UNESCO (UN Educational, Scientific & Cultural Organization) : Mission, Objectives, Functions & Important Initiatives

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UNESCO (UN Educational, Scientific & Cultural Organization) : Mission, Objectives, Functions & Important Initiatives

• The United Nations Educational, Scientific, and Cultural Organisation (UNESCO) is one of the UN’s specialised agencies. It wants to build peace by getting people from different countries to work together on Education, Science, and Culture.

• It is also a part of the United Nations Sustainable Development Group (UNSDG), which is a group of UN bodies and organisations working together to reach the Sustainable Development Goals (SDGs).

• UNESCO’s main office is in Paris, and it has more than 50 field offices all over the world.

• As of April 2020, it has 193 Members and 11 Associate Members. The General Conference and the Executive Board run it.

The Cook Islands, Niue, and Palestine are all part of UNESCO, but they are not part of the UN.

Even though Israel, Liechtenstein, and the United States are all part of the UN, they are not part of UNESCO.

The goals of UNESCO

• UNESCO works towards a set of goals, such as:

Getting great education for everyone and learning for life

Using scientific understanding and policy for long-term growth

Taking care of new social and moral problems

 Fostering ethnic diversity, intercultural dialogue and a spirit of peace

Through information and dialogue, we can build knowledge societies that are open to everyone.

Pays attention to “Africa” and “Gender Equality” as world priorities.

History Behind the Establishment of UNESCO

• In 1942, during the Second World War, the Conference of Allied Ministers of Education (CAME) was held in the United Kingdom. This was a meeting of the governments of European countries that were fighting against Germany and its supporters.

In November 1945, a United Nations Conference was held in London to set up an organisation for education and culture. This was done at the suggestion of CAME.

• At the end of the meeting, on November 16, 1945, UNESCO was formed.

In November and December 1946, the first meeting of the UNESCO General Conference took place in Paris.

Areas of Specialization of UNESCO

Education Transforms Lives

• Education changes people’s lives and is at the heart of UNESCO’s goal to build peace, end poverty, and promote sustainable development.

• The Organisation is the only UN group that is in charge of all parts of education.

• It has been given the job of leading the Global Education 2030 Agenda through Sustainable Development Goal 4.

“Education 2030 Framework for Action” (Incheon Declaration) is the plan for achieving the world education 2030 agenda.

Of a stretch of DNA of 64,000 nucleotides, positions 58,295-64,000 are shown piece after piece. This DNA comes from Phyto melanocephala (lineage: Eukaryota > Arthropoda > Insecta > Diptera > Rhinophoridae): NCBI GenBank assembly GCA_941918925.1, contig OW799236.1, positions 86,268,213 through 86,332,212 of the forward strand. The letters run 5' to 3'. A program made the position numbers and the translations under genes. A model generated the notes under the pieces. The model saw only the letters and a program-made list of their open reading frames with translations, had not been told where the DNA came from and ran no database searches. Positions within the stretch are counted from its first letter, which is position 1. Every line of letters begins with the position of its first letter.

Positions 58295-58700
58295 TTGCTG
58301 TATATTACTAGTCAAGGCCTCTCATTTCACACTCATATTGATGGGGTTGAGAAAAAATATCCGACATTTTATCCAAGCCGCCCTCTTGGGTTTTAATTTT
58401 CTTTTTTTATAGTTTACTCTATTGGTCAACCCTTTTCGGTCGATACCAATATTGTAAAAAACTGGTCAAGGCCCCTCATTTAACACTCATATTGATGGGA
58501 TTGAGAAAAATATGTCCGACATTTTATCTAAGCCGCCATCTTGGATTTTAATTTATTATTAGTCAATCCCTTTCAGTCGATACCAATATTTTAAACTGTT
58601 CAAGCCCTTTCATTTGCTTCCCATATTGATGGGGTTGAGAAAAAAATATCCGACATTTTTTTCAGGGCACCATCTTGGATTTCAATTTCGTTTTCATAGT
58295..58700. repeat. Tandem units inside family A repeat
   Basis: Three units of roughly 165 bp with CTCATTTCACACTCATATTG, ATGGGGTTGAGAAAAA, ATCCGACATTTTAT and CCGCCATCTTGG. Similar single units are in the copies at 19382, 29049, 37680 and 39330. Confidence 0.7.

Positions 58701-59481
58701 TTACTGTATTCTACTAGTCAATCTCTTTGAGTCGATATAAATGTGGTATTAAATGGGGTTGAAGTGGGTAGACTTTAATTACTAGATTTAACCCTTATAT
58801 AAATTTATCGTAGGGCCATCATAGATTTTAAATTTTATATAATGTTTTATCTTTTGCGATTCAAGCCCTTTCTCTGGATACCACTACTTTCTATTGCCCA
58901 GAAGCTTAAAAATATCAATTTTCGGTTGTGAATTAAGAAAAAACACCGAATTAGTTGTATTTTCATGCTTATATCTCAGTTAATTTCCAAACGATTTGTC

• It works to improve education from pre-school through college education and even further.

• Topics include global democracy and sustainable development, human rights and gender equality, health and HIV/AIDS, and developing technical and vocational skills.

Protecting Our Heritage and Fostering Creativity

• It’s becoming clear that growth can’t last without a strong cultural element.

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• UNESCO has taken three steps to make sure that culture is given its proper place in development strategies and processes:

Leads advocacy for culture and growth around the world.

Works with the rest of the world to set clear policies and law rules.

Works on the ground to help governments and local groups protect heritage, build up creative businesses, and promote cultural diversity.

• Some important agreements and international treaties that UNESCO has made to protect the cultural and natural heritage of the world are:

The Convention on the Protection and Promotion of the Diversity of Cultural Expressions was signed in 2005.

The Convention for the Protection of the Intangible Cultural Heritage was signed in 2003.

The Declaration on the Universal Values of Cultural Diversity (2001)

Convention on the Protection of the Underwater Cultural Heritage (2001)

Convention for the Protection of the World Cultural and Natural Heritage (1972)

The Convention on the Means of Prohibiting and Preventing the Illicit Traffic of Cultural Property was signed in 1970.

Science for a Sustainable Future

• Science gives us the tools we need to find answers to the tough economic, social, and environmental problems we face today, as well as to make our societies greener and more sustainable.

• UNESCO works to help countries invest in Science, Technology, and Innovation (STI), make national science policies, reform their science systems, and build the skills needed to use STI indicators to track and measure success.

• UNESCO also helps its member states make better choices about how to use science and technology, especially in the area of bioethics.

Social and Human Sciences

• UNESCO helps people make and use knowledge to make societies that are fair and include everyone. It also helps people understand each other and work together to build lasting peace.